Beyond What to Expect

by Natasha Marchand
Share on Pinterest

If you have ever walked along the parenting aisle of a booming bookstore, you are bound to come across a few dozen copies of ‘What to Expect When You’re Expecting’. You may even have a copy yourself, a first purchase after seeing those pink lines or a gift from a loving friend or family member. But what if there were other books out there that are just as good or *GASP* even better than the famed ‘What to Expect’?
I have to admit, I am a bit of a book addict. I have two piles of books leaning up against my overstuffed bookshelf. Combine that with my love of anything birth/baby related and a recent pregnancy myself, you get a pretty good prenatal library. I have listed a few of my favorites here, ones I always recommend in my prenatal education/fitness classes, and everyone else loves them too!
For Pregnancy & Birth:
‘The Birth Partner’ by Penny Simkin ­ If you are only going to read one book on childbirth, this is the one. Not only does it outline everything you would ever need to know about birth, but it also explains exactly how your partner can support you when the time comes. It’s easy to read, unbiased and full of the information needed to feel confident as you move towards the big day. I would recommend packing this one in your birth bag ­ it will come in handy!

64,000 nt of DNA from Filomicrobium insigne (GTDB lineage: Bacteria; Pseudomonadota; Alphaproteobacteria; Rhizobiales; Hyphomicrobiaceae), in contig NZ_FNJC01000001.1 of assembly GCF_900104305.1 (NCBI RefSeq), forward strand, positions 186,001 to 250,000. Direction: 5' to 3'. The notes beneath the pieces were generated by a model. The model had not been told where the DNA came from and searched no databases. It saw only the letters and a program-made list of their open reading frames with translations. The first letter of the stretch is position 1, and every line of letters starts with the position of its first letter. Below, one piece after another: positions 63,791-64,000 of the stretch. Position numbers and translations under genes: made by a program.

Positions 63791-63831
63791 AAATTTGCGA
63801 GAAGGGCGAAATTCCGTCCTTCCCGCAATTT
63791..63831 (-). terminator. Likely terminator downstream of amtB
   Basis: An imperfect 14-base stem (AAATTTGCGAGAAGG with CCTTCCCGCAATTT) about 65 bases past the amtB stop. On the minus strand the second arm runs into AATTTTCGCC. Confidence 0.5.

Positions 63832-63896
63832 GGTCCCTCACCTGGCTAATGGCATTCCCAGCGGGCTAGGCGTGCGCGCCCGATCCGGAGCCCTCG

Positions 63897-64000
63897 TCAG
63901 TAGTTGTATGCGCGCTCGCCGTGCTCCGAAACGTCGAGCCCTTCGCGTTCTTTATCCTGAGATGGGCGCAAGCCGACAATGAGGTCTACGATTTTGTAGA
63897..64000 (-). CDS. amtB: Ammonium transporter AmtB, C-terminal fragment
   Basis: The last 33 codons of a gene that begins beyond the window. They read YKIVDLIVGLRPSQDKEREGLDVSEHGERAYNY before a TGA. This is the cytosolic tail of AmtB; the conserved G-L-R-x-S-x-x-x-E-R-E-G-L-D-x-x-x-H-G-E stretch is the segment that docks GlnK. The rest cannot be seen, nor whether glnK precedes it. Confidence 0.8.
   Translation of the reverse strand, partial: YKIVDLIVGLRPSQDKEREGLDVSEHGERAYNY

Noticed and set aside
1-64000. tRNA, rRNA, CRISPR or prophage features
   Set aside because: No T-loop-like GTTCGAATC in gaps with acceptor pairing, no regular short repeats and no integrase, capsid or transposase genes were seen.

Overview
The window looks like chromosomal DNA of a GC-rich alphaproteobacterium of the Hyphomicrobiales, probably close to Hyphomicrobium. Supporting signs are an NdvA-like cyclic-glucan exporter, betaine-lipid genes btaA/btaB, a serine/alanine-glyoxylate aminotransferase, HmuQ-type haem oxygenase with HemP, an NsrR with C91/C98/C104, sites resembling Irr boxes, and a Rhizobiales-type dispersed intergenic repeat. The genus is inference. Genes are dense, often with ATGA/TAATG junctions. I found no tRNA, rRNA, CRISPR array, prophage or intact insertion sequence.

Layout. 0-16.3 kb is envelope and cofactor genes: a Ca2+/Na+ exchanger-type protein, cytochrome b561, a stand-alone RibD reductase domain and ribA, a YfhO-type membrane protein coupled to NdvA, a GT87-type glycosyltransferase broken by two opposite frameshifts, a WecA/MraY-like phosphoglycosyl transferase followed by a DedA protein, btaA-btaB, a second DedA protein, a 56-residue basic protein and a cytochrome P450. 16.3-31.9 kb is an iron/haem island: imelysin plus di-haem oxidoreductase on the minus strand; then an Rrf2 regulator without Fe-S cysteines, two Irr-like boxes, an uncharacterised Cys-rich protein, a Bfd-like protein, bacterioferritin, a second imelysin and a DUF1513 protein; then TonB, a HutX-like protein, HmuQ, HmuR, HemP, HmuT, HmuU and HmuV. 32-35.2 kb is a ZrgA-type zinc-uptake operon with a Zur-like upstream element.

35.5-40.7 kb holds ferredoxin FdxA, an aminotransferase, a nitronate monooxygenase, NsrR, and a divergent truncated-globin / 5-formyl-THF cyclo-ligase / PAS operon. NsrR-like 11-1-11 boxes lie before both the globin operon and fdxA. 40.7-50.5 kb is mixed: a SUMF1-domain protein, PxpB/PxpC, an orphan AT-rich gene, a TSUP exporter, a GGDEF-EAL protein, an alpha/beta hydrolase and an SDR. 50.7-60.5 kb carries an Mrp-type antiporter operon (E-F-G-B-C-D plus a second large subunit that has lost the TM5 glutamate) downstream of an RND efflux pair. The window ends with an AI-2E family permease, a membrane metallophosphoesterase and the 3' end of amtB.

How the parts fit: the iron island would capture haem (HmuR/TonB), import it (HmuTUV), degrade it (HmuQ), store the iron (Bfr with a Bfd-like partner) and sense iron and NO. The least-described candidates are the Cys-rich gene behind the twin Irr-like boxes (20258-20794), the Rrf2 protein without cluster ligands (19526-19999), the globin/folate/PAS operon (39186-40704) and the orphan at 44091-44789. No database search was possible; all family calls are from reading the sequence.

‘Ina May’s Guide to Childbirth’ by Ina May Gaskin ­ Unlike ‘The Birth Partner’, this book is biased towards natural birth. Not because the author (the mother of midwifery) wants everyone to have a natural birth, but because she truly believes that given the right support, most women can have a natural birth. This book is amazing because the first half helps you to build confidence in your body with information, statistics and anecdotal evidence, while the second half is all birth stories (positive ones!) and in a time where most birth stories are negative this is surprisingly refreshing.
For Parenting
*Note: You should be reading a little bit about parenting before the baby arrives. There will be little (or no) time for reading after!
‘The Womanly Art of Breastfeeding’ by La Leche League International­ It was a toss up between this book and Dr. Jack Newman’s ‘Guide to Breastfeeding’ but in the end, the well organized information and easy to read sections made this book my top pick. While Newman’s book reads like an encyclopedia, ‘The Womanly Art of Breastfeeding’ serves as a guide you will refer to many times during your breastfeeding career.
‘The Baby Book’ by Dr. Sears ­ When you have a new baby (or toddler) you need ONE great book you can quickly flip through and find answers. This is THAT book and just as the title says,
everything you need to know about your baby from birth to age two is in here. What I like best about the book? Not only is it a great overall reference, but the overlying tone of this book is ‘trust your instincts’. You will be getting a lot of unsolicited advice once your baby arrives, and it’s nice to know that someone believes you are fully equipped to do the right thing for you and your family.
‘The No­Cry Sleep Solution’ by Elizabeth Pantly ­ Sleep: you will want it, and will go through great lengths to get it. My advice is to learn a little bit about babies and their sleep habits early so you can start on the right food. Many sleep books enforce strict schedules that are hard for a new baby to follow. ‘The No­Cry Sleep Solution’ works to find the right routine for your baby while helping you find comforting techniques that will get you some more zzzz’s.

Share on Pinterest

Agree? Disagree? JOIN IN